Maxim Chistotin (Максим Чистотин), a native of Moscow, is conducting work on the Mey or Sherdukpen language, financed by a grant from the Firebird Foundation. Maxim has been affiliated with the Himalayan Languages Project since 2009. His previous work covered topics ranging from the emission of greenhouse gases from peat bogs in Siberia to the innoculation of crop rhizomes with strains of symbiotic bacteria to enhance nitrogen metabolism and effective soil fertility.
The Mey, or Sherdukpen, number about 3,000. They reside in half a dozen villages situated at altitudes between 1400 and 2200 m in the Tenga river basin in the eastern Himalayas. For the winter months, when agricultural activities are suspended, the Mey move to the foothills, one day’s journey from their permanent settlements. The community consists of two divisions of unequal status, whose members do not intermarry. Captain Robert Siggins Kennedy of the Indian Medical Service was the first to mention the Mey language. In his 1914 report, he pointed out that ‘while Tawang-Mon-Ke and Dirang-Mon-Ke have number of Tibetan roots, Sherdukpen has not’. A century later, data on Mey are still confined to word lists and a concise grammatical sketch.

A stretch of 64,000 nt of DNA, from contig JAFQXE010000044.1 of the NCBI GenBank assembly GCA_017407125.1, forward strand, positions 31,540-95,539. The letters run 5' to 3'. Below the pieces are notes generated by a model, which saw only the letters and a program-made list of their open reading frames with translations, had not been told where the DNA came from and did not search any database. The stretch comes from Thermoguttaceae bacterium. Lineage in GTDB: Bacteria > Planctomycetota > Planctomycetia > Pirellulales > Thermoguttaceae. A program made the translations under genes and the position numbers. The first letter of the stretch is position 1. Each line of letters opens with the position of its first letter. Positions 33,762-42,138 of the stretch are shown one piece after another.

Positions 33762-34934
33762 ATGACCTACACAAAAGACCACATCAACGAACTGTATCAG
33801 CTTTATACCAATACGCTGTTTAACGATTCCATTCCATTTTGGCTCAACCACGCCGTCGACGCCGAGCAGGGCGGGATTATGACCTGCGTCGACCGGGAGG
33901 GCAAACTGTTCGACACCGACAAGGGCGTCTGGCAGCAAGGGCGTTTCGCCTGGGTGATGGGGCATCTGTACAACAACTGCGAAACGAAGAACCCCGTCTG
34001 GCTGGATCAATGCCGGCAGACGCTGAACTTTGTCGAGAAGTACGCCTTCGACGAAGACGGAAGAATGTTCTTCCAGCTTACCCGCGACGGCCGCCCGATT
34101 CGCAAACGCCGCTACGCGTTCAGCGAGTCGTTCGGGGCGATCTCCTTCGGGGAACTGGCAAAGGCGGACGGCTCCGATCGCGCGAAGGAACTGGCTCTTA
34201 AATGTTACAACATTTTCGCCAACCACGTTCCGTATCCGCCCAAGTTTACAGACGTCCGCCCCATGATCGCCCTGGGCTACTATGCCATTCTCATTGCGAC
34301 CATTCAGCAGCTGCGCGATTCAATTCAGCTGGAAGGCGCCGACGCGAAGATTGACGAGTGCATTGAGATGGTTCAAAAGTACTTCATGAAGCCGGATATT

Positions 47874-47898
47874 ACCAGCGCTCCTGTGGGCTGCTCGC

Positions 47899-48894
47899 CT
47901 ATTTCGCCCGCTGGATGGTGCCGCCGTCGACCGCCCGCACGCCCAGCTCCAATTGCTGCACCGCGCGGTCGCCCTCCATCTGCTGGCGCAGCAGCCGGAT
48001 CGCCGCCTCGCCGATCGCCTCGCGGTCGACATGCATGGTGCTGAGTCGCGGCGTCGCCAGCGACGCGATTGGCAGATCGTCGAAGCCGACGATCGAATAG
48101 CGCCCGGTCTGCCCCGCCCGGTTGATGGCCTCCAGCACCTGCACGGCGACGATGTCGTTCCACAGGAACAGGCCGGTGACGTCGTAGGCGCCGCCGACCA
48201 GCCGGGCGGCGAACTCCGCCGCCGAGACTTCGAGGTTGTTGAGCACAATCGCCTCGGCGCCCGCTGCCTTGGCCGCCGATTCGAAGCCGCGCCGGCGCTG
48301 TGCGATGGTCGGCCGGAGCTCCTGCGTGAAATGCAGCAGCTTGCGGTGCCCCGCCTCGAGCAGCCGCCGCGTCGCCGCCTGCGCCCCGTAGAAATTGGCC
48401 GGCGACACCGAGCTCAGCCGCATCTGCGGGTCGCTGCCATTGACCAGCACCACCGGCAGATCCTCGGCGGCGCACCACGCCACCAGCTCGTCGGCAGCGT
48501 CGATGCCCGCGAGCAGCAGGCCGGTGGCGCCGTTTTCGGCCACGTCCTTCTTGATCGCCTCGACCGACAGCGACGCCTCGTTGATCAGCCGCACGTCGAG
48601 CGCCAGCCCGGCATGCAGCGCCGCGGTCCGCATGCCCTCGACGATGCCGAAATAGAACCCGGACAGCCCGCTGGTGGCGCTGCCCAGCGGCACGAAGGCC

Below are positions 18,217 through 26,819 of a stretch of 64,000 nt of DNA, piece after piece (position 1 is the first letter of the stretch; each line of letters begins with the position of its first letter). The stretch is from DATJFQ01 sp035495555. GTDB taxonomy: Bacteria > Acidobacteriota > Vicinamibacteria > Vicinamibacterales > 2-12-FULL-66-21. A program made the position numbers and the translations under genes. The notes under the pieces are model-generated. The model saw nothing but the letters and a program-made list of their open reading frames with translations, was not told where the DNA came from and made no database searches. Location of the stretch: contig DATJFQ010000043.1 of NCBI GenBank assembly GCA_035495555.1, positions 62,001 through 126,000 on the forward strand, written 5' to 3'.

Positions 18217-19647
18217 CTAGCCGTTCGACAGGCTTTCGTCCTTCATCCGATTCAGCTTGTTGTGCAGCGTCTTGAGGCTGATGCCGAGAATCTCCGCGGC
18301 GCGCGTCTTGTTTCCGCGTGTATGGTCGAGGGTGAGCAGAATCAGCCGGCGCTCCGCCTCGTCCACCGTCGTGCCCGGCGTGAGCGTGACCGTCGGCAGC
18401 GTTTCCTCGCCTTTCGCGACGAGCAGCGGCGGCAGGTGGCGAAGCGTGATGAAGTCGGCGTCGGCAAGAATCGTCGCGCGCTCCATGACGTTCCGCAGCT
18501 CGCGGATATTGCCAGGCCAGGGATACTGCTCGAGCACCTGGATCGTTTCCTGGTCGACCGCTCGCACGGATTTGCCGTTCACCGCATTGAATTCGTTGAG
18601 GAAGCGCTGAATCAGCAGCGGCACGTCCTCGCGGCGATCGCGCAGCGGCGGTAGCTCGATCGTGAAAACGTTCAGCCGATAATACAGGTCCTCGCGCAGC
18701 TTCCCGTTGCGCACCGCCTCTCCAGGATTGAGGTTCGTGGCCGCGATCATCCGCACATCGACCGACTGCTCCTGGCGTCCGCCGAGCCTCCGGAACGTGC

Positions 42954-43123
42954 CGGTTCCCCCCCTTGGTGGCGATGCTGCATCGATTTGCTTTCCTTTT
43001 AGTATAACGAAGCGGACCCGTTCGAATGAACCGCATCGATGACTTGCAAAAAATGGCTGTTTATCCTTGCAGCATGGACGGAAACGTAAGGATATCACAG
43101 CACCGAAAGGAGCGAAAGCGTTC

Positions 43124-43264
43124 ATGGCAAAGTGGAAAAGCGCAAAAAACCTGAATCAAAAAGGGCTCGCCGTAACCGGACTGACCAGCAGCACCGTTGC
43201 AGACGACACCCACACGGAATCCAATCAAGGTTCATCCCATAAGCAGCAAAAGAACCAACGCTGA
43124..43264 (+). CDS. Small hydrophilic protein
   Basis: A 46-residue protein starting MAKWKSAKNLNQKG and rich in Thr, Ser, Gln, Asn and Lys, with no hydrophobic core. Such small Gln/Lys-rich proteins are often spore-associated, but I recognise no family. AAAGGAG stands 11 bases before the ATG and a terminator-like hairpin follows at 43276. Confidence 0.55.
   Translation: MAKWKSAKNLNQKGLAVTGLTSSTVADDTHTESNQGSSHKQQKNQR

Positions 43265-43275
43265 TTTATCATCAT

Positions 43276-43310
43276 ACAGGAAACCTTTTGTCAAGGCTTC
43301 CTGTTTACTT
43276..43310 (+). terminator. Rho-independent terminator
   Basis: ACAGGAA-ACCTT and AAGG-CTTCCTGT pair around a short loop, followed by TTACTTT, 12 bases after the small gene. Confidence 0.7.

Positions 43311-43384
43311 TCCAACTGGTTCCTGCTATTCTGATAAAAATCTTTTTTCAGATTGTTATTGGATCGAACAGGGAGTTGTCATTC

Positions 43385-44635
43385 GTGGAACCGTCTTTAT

Mey or Sherdukpen is a member of the Kho-Bwa cluster. The contours of the Kho-Bwa cluster were already suggested by the residue in Ivan Simon’s 1976 classification. In 1993, Jackson Sun tentatively named this subgroup ‘Bugunish’, though the precise contours of the subgroup were still poorly understood. The position of Puroik a.k.a. Sulung was particularly still questioned. In 1999, Roland Rutgers provided evidence in the form of shared likely lexical innovations that established this group as a distinct subgroup within the language family. For the subgroup demonstrated by Rutgers, the name Kho-Bwa cluster was coined in the 2001 handbook Languages of the Himalayas, based on the semantic development undergone by of the roots for ‘fire’ and ‘water’ in these languages.